Councillor Éilis Ryan of The Workers’ Party has said the HSE needed to clearly explain the steps it had taken to ensure that staff were providing abortion services in a trustworthy, fair and transparent manner.

"It doesn’t seem that any thought was put into how to change the culture of our hospitals to ensure people who might have anti-choice feelings themselves are not biased in how they carry out their healthcare provision”.

Her worry regarding the ability of our healthcare services to adapt without bias is felt by many.

Health Minister Simon Harris has admitted that an internal probe will take place, but “given the scale of scandals linking to the HSE in recent years we don’t feel that an internal investigation can be trusted or is sufficient”, according to Ryan.


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She feels that Gabriel Scally is trustworthy, after he carried out the Cervical Check screening programme review.

Simon Harris said on Friday  that it was “extraordinarily concerning and disturbing” that a patient’s details of her own abortion could possibly become public.

"The idea that anybody might leak a woman’s confidential information is reprehensible, it is grotesque, it’s disgusting and that is why I asked the HSE yesterday to investigate the matter and report back."

The HSE, the Dublin Well Woman Clinic, the National Maternity Hospital and the Data Protection Commissioner are apparently making inquiries regarding the apparent incident. 

Cover image: Twitter/@michelledevane


Iconic singer Kylie Minogue has been left 'very shaken' after a man refused to leave her London home, and launched 'sustained campaign' of harassment, The Sun reported.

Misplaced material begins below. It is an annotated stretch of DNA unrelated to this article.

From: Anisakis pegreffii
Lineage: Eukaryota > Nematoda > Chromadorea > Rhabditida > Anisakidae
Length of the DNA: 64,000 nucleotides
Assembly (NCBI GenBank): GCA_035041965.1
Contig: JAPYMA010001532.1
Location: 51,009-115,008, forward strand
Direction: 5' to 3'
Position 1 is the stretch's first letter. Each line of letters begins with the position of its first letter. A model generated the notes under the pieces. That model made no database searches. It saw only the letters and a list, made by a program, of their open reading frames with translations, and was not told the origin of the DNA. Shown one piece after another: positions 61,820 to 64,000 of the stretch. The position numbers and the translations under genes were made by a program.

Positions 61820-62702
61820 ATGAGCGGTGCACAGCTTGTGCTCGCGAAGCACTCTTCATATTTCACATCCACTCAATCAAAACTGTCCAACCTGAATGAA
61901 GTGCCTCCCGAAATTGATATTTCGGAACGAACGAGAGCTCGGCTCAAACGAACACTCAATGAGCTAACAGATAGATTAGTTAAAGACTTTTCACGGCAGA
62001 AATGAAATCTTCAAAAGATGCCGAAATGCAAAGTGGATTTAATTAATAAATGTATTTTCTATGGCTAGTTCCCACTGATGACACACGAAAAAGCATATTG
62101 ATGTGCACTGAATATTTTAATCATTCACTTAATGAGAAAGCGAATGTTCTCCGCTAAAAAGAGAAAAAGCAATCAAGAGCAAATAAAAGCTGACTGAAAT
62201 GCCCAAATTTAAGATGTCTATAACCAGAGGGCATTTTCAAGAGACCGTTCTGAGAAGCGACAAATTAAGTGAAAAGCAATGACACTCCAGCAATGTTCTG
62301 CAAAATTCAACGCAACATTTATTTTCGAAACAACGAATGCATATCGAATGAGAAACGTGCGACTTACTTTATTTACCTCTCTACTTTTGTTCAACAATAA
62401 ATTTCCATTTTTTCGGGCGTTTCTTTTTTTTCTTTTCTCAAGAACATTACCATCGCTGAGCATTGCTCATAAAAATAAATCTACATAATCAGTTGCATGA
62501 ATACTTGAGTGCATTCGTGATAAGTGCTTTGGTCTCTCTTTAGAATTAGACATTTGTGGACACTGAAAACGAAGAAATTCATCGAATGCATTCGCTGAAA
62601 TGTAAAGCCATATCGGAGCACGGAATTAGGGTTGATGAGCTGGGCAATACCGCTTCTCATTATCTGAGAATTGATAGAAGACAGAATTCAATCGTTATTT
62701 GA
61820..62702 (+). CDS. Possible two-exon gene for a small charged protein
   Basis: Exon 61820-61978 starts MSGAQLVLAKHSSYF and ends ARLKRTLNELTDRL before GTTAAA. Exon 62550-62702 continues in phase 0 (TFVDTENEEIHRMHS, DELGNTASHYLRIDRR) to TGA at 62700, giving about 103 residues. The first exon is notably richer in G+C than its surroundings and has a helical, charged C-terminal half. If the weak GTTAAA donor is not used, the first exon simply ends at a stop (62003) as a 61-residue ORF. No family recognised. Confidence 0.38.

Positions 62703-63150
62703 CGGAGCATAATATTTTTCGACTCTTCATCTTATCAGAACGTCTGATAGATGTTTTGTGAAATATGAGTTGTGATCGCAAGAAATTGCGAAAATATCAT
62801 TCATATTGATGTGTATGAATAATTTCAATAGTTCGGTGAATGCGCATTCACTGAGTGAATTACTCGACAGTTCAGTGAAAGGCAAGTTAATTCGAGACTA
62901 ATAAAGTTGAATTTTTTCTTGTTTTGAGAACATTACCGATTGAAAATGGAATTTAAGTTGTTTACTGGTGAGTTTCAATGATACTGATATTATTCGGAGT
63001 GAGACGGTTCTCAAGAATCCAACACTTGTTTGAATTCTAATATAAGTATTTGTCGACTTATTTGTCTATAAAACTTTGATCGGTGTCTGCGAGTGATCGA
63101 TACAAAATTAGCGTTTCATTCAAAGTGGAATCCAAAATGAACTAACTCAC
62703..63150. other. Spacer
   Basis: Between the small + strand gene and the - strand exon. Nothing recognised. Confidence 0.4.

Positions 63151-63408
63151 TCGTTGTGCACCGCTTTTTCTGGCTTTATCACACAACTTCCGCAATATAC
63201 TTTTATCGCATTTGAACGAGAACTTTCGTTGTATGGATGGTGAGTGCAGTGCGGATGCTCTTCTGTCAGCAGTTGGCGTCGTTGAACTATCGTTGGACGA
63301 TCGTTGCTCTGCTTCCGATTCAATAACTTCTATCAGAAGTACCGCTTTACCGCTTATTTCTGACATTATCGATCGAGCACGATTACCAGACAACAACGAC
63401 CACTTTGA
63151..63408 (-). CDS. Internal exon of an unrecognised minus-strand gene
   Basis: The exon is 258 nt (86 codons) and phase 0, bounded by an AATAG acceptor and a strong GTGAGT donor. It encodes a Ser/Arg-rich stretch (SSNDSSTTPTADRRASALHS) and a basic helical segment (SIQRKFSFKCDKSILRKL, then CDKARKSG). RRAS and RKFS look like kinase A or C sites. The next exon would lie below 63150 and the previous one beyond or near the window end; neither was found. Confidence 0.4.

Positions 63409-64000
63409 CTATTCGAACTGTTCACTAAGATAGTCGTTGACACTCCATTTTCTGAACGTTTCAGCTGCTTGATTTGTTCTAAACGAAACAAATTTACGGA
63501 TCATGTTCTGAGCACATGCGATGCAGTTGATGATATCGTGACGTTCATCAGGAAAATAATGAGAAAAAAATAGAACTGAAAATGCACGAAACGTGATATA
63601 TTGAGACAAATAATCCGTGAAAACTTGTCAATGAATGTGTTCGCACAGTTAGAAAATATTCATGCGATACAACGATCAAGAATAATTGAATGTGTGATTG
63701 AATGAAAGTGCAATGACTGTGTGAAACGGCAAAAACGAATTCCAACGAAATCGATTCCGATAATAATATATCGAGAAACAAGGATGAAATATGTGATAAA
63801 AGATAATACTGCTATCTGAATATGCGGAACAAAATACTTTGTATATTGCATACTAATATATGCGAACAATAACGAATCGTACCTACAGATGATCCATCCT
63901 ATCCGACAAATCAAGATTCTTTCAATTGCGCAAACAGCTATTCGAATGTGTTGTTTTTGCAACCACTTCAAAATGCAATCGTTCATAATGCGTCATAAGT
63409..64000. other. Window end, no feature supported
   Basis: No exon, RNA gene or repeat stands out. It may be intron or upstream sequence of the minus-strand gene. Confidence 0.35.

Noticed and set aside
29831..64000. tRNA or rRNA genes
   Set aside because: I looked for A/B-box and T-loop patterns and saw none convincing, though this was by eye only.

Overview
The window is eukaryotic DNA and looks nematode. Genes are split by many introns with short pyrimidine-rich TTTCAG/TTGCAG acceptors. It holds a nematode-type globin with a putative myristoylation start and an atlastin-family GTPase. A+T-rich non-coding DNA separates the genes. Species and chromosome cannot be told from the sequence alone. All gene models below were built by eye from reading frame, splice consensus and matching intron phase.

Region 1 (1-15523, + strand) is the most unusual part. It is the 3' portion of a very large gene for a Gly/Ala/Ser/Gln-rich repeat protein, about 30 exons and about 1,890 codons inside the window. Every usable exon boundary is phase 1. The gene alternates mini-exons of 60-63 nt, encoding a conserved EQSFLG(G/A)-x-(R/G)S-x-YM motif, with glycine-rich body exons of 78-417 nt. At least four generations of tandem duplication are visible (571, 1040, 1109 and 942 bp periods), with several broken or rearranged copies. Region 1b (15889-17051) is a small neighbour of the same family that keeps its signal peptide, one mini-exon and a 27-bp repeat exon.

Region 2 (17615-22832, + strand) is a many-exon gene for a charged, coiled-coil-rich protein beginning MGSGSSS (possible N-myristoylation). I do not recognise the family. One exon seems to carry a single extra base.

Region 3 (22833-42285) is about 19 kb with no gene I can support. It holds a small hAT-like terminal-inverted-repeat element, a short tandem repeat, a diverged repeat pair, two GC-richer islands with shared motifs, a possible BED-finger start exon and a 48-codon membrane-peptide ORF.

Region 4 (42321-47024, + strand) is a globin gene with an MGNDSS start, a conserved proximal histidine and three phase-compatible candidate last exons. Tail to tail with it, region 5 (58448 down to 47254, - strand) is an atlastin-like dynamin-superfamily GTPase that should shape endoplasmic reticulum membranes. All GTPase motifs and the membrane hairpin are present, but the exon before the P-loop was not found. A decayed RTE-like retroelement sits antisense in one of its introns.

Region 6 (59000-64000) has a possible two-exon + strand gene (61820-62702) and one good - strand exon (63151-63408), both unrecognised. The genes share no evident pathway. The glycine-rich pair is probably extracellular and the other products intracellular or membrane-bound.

Following a complaint by the singer, the man has been issued with a harassment warning. Police were called to a house in Chelsea and Kensington on January 23, according to the Metropolitan Police.

The mystery man reportedly asked her neighbours where the 50-year-old singer lived, and then pressed the intercom, refusing to leave. Security has since been increased at her West London house as a result.


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The man, who is in his 40s, was lurking around her home for days, and her neighbours spotted him a number of times requesting to know where Kylie lives.

A nearby resident in West London said: "It came to a head when the man repeatedly pressed the intercom button to her home for hours on end last week and refused to leave." 

The resident continued; "Kylie was quite upset and called in police. They spoke to Kylie, and also the suspect in the street for quite a while." She has taken 'sensible steps' to stop this from happening again.


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Another neighbour said: "A weirdo guy was lurking around. He went door to door asking people where Kylie lived."  The man repeated the singer's name again and again, in a disturbing manner.

The apparent stalker was described as wearing a raincoat and possessing a European accent.

The star suffered another security issue a few months ago when a man made threats against her before her German performance in November.

She was then guarded by 20 police officers who were armed at her next concert in Belgium. Images of the suspect were plastered around the venue and all male concert-goers were frisked heavily.


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Kylie as been seen enjoying her West London neighbourhood with her boyfriend, Paul Solomons. The 43-year-old is the creative director at British GQ and GQ Style magazine, and the pair went public last summer.

The singer was previously engaged to British actor Joshua Sasse, but they parted ways in February 2017. Kylie achieved her sixth UK number one last year when Golden reached the number one spot.

A number of celebrities have been plagued by stalkers and have been forced to hire extra protection or relocate, such as Tom Hardy and his wife Charlotte Riley, Noel Edmonds and Christine Lampard.



A man accused of harassing Sharon Ní Bheoláin on several occasions will face trial next year.

The 40-year-old Portmarnock resident will appear in court charged with harassing the RTÉ News anchor at various locations between October 2013 to February 2014.

It's understood that the man, named as Conor O'Hora, is also being charged with possession of child pornography in text communications and images.